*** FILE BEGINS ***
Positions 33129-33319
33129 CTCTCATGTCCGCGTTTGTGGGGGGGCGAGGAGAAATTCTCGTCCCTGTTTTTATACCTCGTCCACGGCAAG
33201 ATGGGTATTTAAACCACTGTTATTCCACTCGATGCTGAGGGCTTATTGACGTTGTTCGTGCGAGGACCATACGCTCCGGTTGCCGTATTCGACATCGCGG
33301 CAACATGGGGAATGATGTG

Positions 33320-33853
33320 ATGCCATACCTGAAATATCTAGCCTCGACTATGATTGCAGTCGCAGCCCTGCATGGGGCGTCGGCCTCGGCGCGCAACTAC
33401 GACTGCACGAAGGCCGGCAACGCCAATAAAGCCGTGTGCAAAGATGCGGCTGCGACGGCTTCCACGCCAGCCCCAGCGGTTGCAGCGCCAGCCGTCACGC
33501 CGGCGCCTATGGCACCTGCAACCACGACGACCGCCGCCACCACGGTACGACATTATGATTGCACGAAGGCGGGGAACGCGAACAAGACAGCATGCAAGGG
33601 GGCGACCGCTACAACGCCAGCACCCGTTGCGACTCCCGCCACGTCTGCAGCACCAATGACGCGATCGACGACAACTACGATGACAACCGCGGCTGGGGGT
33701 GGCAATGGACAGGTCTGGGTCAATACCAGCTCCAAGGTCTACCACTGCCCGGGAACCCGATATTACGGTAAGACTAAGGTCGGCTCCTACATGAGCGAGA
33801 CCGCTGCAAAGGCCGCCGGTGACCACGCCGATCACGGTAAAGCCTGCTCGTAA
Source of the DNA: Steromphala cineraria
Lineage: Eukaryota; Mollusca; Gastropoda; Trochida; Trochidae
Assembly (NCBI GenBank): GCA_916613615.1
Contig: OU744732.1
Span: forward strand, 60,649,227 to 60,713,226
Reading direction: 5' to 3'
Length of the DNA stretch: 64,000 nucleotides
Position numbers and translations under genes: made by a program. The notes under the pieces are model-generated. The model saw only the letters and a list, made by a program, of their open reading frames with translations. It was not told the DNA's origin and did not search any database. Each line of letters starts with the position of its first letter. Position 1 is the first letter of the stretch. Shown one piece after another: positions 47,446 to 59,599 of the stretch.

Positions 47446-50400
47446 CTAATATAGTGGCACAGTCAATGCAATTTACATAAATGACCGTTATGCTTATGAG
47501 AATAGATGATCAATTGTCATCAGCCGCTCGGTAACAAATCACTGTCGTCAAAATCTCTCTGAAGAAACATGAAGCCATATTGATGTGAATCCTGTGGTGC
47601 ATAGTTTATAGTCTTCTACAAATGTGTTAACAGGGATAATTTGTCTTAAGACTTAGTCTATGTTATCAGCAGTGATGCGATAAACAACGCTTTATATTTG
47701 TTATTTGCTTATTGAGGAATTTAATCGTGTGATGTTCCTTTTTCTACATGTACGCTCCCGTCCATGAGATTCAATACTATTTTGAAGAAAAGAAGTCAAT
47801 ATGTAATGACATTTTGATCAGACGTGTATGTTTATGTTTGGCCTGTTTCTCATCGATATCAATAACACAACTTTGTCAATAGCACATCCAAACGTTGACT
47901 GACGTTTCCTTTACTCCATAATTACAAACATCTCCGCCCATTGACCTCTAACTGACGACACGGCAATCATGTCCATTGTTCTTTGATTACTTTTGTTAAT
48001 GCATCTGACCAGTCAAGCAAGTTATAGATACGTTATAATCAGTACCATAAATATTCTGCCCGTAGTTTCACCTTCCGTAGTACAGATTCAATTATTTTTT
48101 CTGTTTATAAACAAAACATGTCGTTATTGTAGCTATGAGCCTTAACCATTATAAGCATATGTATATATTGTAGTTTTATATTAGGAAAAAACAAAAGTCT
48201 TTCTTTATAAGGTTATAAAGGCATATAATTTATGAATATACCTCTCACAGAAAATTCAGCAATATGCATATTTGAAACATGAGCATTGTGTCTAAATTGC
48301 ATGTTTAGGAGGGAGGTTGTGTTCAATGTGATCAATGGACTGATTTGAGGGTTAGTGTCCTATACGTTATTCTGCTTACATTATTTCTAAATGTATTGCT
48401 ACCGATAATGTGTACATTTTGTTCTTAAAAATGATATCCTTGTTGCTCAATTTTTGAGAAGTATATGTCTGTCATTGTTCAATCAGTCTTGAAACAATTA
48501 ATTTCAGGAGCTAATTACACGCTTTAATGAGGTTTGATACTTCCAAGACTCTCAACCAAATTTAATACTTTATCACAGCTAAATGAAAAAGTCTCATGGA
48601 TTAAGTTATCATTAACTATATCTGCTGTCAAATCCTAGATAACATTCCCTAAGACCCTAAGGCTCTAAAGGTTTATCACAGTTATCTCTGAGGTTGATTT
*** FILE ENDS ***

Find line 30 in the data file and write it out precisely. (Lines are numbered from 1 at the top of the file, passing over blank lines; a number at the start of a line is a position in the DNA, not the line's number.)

48301 ATGTTTAGGAGGGAGGTTGTGTTCAATGTGATCAATGGACTGATTTGAGGGTTAGTGTCCTATACGTTATTCTGCTTACATTATTTCTAAATGTATTGCT